Teachers at a Manhattan high school were threatened with docked pay if they didn’t return to their classrooms Tuesday, sources told the Post.
Citing coronavirus concerns, dozens of teachers at the High School for Economics and Finance declined to enter their building and instead sat in chairs in front of the facility while manning laptops.
Administrators ultimately lost their patience with the refusal and told teachers that Department of Education attorneys had given the green light to dock their pay if they didn’t suspend the protest.
“We are not asking teachers to work in buildings that aren’t safe, and the High School of Economics and Finance is ready and was approved by professional engineers during walkthroughs and inspections last week,” said DOE spokesperson Danielle Filson. “Staff who are not approved to work remotely and don’t report inside their buildings will be marked as absent and we will determine next steps.”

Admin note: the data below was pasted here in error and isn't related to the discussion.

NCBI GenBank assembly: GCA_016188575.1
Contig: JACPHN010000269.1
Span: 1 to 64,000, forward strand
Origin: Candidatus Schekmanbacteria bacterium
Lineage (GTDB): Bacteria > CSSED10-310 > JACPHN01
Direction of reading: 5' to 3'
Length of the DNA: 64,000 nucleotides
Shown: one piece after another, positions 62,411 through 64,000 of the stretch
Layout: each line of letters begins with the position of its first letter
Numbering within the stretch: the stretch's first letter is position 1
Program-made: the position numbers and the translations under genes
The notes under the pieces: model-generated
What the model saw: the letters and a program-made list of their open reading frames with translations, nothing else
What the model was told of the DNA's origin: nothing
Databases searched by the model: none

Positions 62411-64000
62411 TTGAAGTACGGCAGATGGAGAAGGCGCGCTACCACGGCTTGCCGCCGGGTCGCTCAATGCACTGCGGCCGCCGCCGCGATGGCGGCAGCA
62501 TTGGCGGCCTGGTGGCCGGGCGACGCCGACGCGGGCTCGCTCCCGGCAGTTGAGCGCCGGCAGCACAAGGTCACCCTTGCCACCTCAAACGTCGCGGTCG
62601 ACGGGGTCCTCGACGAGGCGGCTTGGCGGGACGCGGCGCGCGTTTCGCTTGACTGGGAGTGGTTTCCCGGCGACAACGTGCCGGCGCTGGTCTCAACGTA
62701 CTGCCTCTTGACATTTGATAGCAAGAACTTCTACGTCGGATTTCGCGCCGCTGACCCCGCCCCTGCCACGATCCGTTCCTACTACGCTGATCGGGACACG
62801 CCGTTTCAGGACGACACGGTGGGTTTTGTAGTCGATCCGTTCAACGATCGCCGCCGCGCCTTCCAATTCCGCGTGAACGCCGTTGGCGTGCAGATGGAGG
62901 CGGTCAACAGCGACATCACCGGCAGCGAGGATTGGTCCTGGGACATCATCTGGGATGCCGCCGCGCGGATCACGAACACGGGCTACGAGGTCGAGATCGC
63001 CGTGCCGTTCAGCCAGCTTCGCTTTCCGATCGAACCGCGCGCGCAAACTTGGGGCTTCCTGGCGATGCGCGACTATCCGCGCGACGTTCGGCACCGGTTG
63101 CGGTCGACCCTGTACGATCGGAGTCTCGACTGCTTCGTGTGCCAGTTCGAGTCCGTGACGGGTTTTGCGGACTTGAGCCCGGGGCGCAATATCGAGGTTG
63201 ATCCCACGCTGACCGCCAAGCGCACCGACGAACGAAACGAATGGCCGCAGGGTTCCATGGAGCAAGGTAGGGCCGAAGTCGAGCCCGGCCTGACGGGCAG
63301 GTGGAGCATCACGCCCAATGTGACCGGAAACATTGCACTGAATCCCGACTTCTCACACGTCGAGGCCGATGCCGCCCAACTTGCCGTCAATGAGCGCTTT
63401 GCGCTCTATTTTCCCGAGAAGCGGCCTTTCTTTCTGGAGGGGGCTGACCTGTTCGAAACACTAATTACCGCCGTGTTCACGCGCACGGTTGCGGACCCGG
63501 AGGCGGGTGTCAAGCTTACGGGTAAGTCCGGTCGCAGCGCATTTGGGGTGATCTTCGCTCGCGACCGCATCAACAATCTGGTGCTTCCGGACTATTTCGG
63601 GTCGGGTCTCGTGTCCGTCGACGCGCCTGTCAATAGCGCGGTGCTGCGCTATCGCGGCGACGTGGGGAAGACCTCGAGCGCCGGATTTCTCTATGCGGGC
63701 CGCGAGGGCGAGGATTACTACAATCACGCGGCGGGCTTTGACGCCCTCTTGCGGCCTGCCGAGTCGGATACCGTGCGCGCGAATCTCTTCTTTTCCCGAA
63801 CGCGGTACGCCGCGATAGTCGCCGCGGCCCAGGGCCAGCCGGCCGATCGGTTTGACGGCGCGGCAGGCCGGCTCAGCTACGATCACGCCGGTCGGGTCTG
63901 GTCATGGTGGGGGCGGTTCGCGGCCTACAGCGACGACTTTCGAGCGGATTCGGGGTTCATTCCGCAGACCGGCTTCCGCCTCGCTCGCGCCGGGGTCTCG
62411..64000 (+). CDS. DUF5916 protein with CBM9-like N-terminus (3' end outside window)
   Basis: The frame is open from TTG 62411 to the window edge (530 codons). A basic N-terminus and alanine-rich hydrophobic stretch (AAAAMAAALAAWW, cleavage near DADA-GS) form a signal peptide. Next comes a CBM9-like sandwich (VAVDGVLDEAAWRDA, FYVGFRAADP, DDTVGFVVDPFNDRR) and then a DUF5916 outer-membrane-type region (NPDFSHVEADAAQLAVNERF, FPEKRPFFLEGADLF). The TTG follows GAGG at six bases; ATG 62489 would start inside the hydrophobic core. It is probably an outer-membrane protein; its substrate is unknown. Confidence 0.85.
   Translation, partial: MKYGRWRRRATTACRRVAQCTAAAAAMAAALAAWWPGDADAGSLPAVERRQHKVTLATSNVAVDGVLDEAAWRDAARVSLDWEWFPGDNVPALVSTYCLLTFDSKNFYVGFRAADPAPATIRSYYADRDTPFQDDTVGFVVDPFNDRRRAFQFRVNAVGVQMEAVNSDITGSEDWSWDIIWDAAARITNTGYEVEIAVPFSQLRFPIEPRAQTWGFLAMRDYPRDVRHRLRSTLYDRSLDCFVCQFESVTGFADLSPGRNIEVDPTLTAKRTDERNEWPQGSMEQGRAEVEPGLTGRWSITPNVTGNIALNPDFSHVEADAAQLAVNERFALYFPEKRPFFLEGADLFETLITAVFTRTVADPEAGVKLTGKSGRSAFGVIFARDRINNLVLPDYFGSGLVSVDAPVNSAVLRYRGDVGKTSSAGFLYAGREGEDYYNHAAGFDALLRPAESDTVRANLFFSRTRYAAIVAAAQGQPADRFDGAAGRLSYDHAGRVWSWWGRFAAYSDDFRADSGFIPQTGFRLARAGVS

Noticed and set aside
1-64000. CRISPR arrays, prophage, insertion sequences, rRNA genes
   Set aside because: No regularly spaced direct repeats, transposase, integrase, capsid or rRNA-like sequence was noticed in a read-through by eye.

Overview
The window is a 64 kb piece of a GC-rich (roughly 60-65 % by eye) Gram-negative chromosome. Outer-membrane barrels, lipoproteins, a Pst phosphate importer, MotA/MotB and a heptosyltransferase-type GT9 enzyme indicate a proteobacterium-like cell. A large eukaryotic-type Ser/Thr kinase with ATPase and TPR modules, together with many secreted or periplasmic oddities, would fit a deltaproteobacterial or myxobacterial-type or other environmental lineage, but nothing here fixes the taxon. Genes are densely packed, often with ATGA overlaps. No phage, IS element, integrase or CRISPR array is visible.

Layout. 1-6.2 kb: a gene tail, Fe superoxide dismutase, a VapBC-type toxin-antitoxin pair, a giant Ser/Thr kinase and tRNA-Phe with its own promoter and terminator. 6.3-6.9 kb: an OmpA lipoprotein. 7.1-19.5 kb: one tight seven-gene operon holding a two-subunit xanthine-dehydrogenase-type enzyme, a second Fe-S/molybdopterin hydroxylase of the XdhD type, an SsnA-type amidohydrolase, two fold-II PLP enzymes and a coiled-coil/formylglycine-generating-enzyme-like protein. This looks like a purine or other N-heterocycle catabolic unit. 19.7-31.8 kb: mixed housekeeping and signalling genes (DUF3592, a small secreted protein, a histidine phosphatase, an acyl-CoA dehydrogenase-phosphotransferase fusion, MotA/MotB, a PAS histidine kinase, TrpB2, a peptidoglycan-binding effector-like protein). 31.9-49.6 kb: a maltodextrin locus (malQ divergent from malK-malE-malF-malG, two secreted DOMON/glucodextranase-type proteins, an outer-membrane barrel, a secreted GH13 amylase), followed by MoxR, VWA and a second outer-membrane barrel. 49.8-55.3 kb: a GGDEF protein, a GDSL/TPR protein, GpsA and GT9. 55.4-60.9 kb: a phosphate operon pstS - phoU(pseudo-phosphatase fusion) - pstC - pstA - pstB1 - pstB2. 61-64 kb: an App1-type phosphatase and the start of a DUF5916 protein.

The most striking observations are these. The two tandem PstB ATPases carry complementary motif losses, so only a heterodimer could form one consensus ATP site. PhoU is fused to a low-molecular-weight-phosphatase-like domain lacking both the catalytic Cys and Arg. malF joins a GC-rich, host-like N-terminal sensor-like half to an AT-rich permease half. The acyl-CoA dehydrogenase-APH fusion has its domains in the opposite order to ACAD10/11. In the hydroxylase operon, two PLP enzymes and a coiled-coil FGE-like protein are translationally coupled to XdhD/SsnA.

Union sources confirmed the escalation Tuesday and United Federation of Teachers President Michael Mulgrew fired back at the DOE.
“The educators from the High School Economics and Finance are working on the sidewalk,” he said in a statement. “Their building is not ready, but they are.”
Staffers told the Post Tuesday morning that they were dissatisfied with COVID-19 precautions in the building and feared for their health and safety.
“It’s not about a paycheck,” said one teacher about the administrative threat. “It’s about being safe – us, our families and our students. You’ve got to stand for something.”
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